The Pthumerian Queen Yharnam is the source of the cursed blood
The pthumerians used blood, presumably granted to them by the Great Ones, to become super-human beings. However, by the time Byrgenwerth found the Old Labyrinth, it was a dilapidated mess, and the remaining pthumerians were either beasts or desiccated things that attack you on sight... except for Yharnam herself, who is locked and shackled in the deepest reaches of the Labyrinth.

What if, then, the source of the corruption is Yharnam's blood itself? Presumably, the leader of the pthumerians would be the one in contact with the Great Ones, and the one that passed the blood that turned them super-human. What if, then, in perhaps an extra bid for power, Yharnam sought to and succeded in becoming pregnant with the child of a Great One? And with it, brought corruption to her blood? Perhaps the mix between Great One and pthumerian made her blood cursed, slowly turning any that drank it into mindless beasts. The pthumerians realized this too late, and tried to lock her away (which is why she is shackled and sealed), but by then the damage had been done, and the blood that once made them super-human brought their own end as they all turned into monsters. Since by then the blood was probably sent everywhere, this is also why the blood that the scholars of Byrgenwerth found turns people into beasts, as it is likely Yharnam's own cursed blood itself (or at very least the blood of pthumerians that turned cursed after they drunk Yharnam's).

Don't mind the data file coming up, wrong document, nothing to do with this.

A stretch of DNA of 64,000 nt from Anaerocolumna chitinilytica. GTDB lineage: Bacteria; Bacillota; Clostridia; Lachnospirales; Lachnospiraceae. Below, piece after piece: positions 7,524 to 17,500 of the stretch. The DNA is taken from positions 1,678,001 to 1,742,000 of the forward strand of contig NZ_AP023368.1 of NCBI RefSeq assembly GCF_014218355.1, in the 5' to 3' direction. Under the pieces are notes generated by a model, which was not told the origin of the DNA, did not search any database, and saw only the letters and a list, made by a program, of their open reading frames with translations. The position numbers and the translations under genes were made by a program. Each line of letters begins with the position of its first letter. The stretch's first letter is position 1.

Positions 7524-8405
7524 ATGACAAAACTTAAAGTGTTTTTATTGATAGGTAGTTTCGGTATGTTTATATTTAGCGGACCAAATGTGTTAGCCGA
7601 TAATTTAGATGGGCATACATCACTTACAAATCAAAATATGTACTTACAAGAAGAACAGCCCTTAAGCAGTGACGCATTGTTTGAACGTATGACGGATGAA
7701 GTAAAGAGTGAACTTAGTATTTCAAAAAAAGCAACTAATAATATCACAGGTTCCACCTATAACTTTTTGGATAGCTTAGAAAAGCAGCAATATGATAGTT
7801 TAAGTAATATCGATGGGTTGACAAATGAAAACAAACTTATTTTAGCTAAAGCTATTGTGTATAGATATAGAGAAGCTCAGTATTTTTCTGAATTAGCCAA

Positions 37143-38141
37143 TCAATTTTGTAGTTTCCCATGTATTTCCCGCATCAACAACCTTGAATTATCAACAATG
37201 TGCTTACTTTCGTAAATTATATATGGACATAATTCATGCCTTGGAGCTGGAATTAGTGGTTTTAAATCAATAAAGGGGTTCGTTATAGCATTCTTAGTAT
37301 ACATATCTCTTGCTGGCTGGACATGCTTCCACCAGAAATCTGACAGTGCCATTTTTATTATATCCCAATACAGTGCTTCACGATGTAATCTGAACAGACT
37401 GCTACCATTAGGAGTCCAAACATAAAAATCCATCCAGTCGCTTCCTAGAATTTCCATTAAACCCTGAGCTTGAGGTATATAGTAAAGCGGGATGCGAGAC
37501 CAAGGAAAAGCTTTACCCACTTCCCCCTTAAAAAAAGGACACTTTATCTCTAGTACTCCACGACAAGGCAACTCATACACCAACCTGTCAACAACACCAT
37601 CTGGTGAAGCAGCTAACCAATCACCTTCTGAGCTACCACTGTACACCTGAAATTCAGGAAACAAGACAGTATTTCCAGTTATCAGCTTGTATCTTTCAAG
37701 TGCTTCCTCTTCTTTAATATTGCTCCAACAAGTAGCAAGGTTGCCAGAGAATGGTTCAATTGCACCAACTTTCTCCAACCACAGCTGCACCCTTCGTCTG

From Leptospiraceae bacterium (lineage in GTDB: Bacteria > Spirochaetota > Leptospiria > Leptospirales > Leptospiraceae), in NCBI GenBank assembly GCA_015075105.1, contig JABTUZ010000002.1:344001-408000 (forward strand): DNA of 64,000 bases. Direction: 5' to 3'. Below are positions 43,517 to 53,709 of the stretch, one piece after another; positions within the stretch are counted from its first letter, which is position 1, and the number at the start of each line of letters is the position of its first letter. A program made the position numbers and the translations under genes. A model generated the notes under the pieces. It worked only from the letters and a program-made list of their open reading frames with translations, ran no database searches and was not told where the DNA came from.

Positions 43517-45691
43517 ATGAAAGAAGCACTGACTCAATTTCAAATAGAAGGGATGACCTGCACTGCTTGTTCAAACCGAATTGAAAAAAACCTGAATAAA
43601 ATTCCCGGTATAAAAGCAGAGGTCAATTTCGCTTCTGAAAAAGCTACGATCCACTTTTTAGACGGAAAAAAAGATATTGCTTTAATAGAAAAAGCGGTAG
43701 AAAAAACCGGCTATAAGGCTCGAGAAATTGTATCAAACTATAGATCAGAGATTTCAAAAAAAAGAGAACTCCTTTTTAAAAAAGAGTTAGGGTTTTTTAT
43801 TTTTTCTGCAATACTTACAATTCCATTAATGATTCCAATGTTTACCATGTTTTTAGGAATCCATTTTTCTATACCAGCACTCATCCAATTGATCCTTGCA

I'm less sure about this part, but if the above is true, it could also explain why defeating Mergo (who is pretty heavily implied to be Yharnam's child) presumably ends or at least halts the spread of the curse (allows you to transcend the hunt and wake up, after all); its conception is the whole reason the curse exists in the first place. Luckily, the School of Mensis got in contact with the unborn creature's mind, allowing you a way to stop its influence in the city. But considering that the source of the curse itself is not dead (for even if you kill Yharnam, her conscience lives on, as described in the Yharnam Stone), it's likely that, eventually, someone else will find their way into the Labyrinth, find the cursed blood, and bring the scourge of beasts to another land.

The true villain is...
The Moon Presence. Most of the Great Ones and their Kin seem to non-hostile to humans or even helpful. Oedon and several other Great Ones offered their children to humans, Mergo is a baby and tried to help the School of Mensis ascend, Mergo's Wetnurse protects Mergo, the Brain sits there and gives you a rune if you Make Contact, Kos, some say Kosm, helpd Rom ascend, Rom doesn't attack directly until she's nearly dead and Ebrietas allows humans to summon her via her Augur. It's said they're sympathetic and will answer if called upon, even though it doesn't work out. But the Moon Presence created the dream specifically to kill an infant Great One, and on that path you end up killing most of the other Great Ones and their Kin. They also trapped Gehrman and possibly all of Yharnam in the dream and does the same to you in the Honoring Wishes ending. Apparently they don't want humanity to ascend, and are willing to kill the Great Ones to stop it. That also explains why they attack you if you've used three Umbilical Cords; you're ascending and turning into a Great One, so it tries to kill you before the transformation is complete.

The Moon Presence is the most powerful of the Great Ones, or barring that the only really smart one.